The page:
Back in 2002 and into 2003, a tempest swirled in an Ottawa teapot over the combat fatigues Canadian troops were wearing to a war 10,600 kilometres away.
Here were our soldiers, God forbid, wearing green in the arid climes of Afghanistan. The uniforms were an embarrassment, declared the pundits and politicians, none of whom had set foot in Afghanistan or anyplace remotely like it.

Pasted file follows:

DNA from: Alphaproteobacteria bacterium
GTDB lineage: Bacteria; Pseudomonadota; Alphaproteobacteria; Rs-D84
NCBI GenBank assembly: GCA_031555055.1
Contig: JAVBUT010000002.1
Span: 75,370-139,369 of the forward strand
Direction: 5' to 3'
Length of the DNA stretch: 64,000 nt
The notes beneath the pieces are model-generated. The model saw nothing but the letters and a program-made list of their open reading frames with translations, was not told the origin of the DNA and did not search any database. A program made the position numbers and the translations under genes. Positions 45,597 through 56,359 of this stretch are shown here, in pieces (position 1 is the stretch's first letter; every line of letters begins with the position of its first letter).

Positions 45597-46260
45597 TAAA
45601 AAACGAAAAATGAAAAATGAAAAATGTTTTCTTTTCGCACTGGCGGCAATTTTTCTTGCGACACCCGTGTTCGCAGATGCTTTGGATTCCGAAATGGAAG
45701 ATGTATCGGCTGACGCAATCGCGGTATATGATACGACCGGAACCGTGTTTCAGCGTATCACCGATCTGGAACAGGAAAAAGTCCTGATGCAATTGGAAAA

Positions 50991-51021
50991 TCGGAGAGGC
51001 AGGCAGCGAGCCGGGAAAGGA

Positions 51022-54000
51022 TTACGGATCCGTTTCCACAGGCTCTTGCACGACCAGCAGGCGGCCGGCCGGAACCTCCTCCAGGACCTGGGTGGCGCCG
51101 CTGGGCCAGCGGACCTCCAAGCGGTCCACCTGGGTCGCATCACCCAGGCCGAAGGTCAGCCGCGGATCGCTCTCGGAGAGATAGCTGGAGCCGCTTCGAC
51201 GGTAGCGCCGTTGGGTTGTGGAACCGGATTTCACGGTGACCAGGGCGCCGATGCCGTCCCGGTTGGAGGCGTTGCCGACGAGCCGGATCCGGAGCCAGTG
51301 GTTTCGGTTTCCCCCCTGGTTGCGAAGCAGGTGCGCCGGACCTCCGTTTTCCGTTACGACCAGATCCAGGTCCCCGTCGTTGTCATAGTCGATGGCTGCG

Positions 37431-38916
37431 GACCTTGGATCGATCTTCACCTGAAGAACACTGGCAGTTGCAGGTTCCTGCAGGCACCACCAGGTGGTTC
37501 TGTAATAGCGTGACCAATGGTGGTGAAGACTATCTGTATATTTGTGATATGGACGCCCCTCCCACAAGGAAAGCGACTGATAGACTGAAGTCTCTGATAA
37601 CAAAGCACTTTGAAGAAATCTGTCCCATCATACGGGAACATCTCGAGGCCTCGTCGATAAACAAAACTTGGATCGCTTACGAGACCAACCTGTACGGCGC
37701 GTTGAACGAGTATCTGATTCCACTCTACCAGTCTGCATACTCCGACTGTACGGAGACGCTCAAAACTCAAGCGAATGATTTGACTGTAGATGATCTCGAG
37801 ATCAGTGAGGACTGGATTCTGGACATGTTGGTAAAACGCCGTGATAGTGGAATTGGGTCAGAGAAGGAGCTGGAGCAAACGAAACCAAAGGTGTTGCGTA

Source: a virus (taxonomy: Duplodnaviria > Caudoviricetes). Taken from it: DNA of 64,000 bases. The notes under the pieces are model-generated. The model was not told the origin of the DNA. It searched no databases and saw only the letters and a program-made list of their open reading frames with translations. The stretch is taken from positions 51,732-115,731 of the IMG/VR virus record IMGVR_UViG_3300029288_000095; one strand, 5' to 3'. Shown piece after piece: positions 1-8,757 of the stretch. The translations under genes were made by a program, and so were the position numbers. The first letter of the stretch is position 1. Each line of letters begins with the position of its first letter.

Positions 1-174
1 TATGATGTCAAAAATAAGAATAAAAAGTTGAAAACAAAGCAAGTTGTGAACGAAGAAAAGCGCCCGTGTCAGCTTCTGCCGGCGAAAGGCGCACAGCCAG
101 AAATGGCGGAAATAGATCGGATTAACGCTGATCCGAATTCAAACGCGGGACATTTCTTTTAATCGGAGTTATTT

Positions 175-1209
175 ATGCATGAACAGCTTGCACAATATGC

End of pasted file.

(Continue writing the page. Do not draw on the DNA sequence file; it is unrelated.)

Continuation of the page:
Their case, countered one Afghanistan veteran, “was more political than it was tactical.”
The fact was, at least half the armies of the coalition—Middle East included—were wearing green.
And, in a stroke of serendipity, the Canucks’ crisp new fatigues faded after a couple of washings. The diluted green, combined with the powdery desert dust, proved ideal camouflage in much of the Afghan terrain, with its li...